By Dec. 1, 2020, a nine-member task force is to report its findings to the Legislature on the impact of allowing wine to be shipped directly to Alabama consumers. Five direct shipment bills died in the 2019 regular session. Direct wine shipment legislation also has died in previous sessions, most recently in 2017.
Act No. 2019 – 197 creates the panel that is to determine the benefits of direct shipment “while protecting current businesses and ensuring that alcohol is delivered in a responsible manner.”
The nine-member task force will include a licensed Alabama wine manufacturer, distributor and retailer as well as a representative of a shipping and delivery business. The Alabama Alcoholic Beverage Control board will also have a representative. The other members will be lawmakers.
The group, which is to conduct at least two public hearings, is to look at other states’ direct shipment laws, especially states that have a three-tier system for alcohol sales – manufacturers, distributors and retailers.
In the 2019 regular session, the House approved HB350 by Rep. Terri Collins, R-Decatur, which would have allowed an already licensed wine manufacturer or an entity with a federal basic wine manufacturing permit to obtain a wine direct shipper permit. The bill would have allowed the shipment of one case of wine each month per household.
Besides Collins’ bill, four other direct shipping bills had been awaiting floor debate at the time this task force was created:
- SB274 by Sen. Bobby Singleton, D-Greensboro, which is similar, but not identical to HB350, would have allowed an already licensed wine manufacturer or an entity with a federal basic wine manufacturing permit to obtain a wine direct shipper permit from the Alabama Alcohol Beverage Control Board.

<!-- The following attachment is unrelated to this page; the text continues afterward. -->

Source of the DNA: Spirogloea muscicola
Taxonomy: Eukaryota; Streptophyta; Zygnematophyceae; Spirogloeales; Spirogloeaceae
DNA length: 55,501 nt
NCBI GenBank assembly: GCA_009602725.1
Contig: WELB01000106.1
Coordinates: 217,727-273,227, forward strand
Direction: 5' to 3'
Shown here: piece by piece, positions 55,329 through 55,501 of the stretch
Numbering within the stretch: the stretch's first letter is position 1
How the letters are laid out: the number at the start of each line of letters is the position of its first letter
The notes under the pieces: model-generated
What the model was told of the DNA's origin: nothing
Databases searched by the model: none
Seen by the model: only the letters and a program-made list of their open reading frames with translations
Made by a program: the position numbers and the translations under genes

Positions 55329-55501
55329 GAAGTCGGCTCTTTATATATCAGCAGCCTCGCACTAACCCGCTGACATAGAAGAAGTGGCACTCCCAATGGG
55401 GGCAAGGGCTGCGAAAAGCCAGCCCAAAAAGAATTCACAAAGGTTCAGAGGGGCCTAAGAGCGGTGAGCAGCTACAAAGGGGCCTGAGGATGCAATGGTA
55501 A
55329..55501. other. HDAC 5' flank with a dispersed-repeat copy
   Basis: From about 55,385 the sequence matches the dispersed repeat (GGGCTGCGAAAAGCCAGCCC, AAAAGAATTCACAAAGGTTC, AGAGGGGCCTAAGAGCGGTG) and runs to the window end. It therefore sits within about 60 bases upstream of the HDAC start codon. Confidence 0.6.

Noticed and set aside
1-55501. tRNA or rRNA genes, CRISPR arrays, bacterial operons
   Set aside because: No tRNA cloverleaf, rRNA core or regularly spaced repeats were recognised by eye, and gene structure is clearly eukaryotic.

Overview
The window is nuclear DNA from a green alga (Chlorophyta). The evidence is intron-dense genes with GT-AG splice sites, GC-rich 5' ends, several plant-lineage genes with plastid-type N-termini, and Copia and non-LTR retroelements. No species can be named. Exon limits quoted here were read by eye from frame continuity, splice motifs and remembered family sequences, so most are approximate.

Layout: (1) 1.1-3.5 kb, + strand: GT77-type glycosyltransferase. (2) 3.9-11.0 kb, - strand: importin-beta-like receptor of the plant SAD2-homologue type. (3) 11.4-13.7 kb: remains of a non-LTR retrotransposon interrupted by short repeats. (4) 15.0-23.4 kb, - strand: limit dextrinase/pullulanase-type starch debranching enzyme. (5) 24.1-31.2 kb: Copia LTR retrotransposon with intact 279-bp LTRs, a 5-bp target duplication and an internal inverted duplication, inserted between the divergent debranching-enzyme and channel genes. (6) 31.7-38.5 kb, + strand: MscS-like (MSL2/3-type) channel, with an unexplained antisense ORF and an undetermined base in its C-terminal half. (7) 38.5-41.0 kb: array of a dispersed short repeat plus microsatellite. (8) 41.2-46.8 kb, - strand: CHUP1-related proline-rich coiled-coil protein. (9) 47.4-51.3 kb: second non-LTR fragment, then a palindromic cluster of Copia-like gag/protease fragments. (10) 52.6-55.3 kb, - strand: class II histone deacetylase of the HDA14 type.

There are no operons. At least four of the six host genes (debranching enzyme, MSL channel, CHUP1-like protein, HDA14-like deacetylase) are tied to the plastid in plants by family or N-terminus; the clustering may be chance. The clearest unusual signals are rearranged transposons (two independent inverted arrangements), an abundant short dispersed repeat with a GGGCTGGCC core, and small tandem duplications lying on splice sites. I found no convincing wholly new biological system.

- A substitute version of HB519 would have created a delivery service permit that would allow delivery services and grocery stores to deliver sealed containers of beer and wine to adult Alabamians. The original bill would have created a delivery service permit that would have allowed such services to deliver sealed containers of liquor, beer and wine sold for off-premise consumption to adult Alabamians.
- SB234 by Sen. Tom Whatley, R-Auburn, would have allowed licensed small farm wineries to self-distribute their table wines to licensed retailers or to sell directly to adult consumers. The wineries could also contract with a third-party common carrier for deliveries.
- SB271 by Sen. Andrew Jones, R-Centre, would have allowed small craft wineries or breweries to deliver their product to adults in areas where alcohol sales are already allowed in Alabama.
Related News Story from Forbes:
This article is part of the Alabama Retail Report, a communication for Alabama Retail Association members. Not a member? Join us!
Reprints or republishing are welcomed but require permission. Contact us for permission.